Colin Craig eagerly waiting outside Beehive

Craig has been spoken to by several parking officers about his cynical process of inching his car two metres forward at a time.

Craig has been spoken to by several parking officers about his cynical process of inching his car two metres forward at a time.

Conservative Party leader Colin Craig has been eagerly waiting outside the Beehive for the last several days, following suggestions by Prime Minister John Key that he would allow Craig to win an Auckland electorate seat in order to secure a coalition partner at next year’s election.

But Key may now be regretting signalling such a deal, as it appears to have inspired Craig to awkwardly hang around the Houses of Parliament and other government buildings, waiting to be let inside.

Deputy Prime Minister Bill English, who has been forced to deal with the situation for days now, says the Conservative Party leader began camping out on Bowen Street on Monday.

“He’s parked his car right over there,” said English, pointing out his office window. “He just sits in there hours at a time, and then drives around the block a few times so he doesn’t get a ticket.”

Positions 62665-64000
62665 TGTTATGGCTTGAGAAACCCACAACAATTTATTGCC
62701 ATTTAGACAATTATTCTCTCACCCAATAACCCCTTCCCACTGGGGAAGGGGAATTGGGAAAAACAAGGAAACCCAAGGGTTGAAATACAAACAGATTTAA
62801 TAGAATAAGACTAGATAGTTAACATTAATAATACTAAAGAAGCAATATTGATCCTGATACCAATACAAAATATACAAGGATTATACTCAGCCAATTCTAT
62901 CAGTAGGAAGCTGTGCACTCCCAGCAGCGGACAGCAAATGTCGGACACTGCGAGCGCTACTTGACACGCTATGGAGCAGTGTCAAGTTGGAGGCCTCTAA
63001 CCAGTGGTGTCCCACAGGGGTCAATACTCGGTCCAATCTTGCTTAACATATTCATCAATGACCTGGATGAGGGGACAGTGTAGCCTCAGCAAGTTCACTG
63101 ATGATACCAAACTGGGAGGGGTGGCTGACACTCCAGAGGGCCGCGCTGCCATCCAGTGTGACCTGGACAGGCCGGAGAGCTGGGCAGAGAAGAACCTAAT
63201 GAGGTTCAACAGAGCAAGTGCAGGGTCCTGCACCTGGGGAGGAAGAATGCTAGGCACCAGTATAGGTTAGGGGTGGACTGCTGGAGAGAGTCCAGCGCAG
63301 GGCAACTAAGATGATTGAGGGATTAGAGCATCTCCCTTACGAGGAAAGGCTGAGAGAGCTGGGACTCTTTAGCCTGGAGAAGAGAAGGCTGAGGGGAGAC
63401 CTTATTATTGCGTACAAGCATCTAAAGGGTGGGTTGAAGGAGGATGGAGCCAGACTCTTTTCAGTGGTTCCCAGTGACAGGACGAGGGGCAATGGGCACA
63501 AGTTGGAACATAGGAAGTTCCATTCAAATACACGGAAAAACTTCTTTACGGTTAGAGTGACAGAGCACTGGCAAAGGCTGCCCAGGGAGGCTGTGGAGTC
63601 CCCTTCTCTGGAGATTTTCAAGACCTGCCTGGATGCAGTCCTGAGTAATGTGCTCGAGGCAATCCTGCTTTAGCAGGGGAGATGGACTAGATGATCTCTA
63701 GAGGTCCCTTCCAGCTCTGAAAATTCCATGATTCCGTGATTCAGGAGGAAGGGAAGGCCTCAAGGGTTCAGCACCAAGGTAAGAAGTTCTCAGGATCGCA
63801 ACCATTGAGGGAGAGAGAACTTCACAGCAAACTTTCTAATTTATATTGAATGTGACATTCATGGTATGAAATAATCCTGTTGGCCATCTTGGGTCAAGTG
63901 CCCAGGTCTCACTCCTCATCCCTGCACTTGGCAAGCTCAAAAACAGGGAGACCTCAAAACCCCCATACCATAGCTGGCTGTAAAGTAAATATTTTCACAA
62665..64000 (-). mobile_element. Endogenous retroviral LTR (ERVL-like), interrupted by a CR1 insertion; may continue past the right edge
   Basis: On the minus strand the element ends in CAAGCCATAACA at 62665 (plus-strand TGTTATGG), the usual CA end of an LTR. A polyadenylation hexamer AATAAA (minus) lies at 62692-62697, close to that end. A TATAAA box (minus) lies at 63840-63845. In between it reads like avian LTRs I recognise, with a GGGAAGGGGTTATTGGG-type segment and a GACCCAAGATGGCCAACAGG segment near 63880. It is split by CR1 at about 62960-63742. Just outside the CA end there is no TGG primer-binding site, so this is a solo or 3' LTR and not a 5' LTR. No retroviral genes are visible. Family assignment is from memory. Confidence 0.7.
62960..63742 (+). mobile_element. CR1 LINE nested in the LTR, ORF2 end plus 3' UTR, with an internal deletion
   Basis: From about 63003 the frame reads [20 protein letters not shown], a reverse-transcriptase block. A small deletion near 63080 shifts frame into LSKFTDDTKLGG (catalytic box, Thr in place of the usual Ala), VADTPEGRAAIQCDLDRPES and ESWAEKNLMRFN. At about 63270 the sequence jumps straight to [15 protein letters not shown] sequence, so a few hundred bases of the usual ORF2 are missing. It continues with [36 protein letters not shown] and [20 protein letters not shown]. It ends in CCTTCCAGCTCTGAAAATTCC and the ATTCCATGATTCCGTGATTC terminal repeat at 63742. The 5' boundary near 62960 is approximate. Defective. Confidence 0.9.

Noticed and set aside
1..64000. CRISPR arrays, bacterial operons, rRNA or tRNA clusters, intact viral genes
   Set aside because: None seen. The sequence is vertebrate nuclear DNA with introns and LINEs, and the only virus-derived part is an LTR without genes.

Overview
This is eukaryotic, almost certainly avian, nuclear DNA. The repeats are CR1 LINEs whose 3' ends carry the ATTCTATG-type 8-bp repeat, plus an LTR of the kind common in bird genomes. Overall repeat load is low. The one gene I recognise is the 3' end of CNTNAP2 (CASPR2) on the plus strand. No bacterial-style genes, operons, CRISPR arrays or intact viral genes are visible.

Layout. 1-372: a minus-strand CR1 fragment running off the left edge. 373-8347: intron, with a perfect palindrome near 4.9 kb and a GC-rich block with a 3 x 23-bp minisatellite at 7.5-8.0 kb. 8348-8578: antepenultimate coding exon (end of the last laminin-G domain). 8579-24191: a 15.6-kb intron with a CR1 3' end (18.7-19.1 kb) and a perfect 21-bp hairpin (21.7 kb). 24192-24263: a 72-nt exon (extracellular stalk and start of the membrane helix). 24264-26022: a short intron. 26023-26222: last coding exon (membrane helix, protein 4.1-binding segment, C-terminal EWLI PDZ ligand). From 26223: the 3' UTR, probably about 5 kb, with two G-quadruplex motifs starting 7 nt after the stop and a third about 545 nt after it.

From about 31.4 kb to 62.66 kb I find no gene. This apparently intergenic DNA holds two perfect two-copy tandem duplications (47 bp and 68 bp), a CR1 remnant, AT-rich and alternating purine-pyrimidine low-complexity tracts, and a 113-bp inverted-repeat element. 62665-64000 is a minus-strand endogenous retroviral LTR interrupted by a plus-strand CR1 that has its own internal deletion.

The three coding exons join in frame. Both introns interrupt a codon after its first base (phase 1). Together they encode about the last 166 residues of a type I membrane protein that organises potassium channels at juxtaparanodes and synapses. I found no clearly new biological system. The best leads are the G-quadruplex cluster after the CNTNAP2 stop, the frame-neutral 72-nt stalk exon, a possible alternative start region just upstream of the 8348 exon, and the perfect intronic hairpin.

Witnesses say that, every morning, Craig leaves his vehicle and marches cheerfully up to the entrance of the Beehive, where he attempts to be let inside. Yesterday, he was directly confronted by English, who tried to send him away.

“Go away, Colin!” he yelled from the fourth floor window.

“Can I come in yet?” Craig replied.

“No!”

“Why not?”

“It’s a whole year away, Colin! Go home!”

“Okay,” replied Craig. “I’ll be here when you need me.” With a beaming smile plastered across his face, he confidently returned to his car, before driving it around the block one more time.

Spoken to about the situation, Craig said that he’s “comfortable” where he is, and is sustaining himself on two boxes of Nutri-Grain he bought from the supermarket.

“I got them on special for $3.69,” he said, making a noise that could only be interpreted as laughing. “It’s only got to last until I go inside.”

Craig did not accept that he appeared impatient, and said that his actions this week were an attempt to show New Zealand that he and the Conservative Party are “ready to govern.”

“I think [John Key]’s read the tea leaves,” he said, “and he’s said ‘right, this guy, yeah, he’s serious.’ And I’m serious.”

“Very serious,” he added.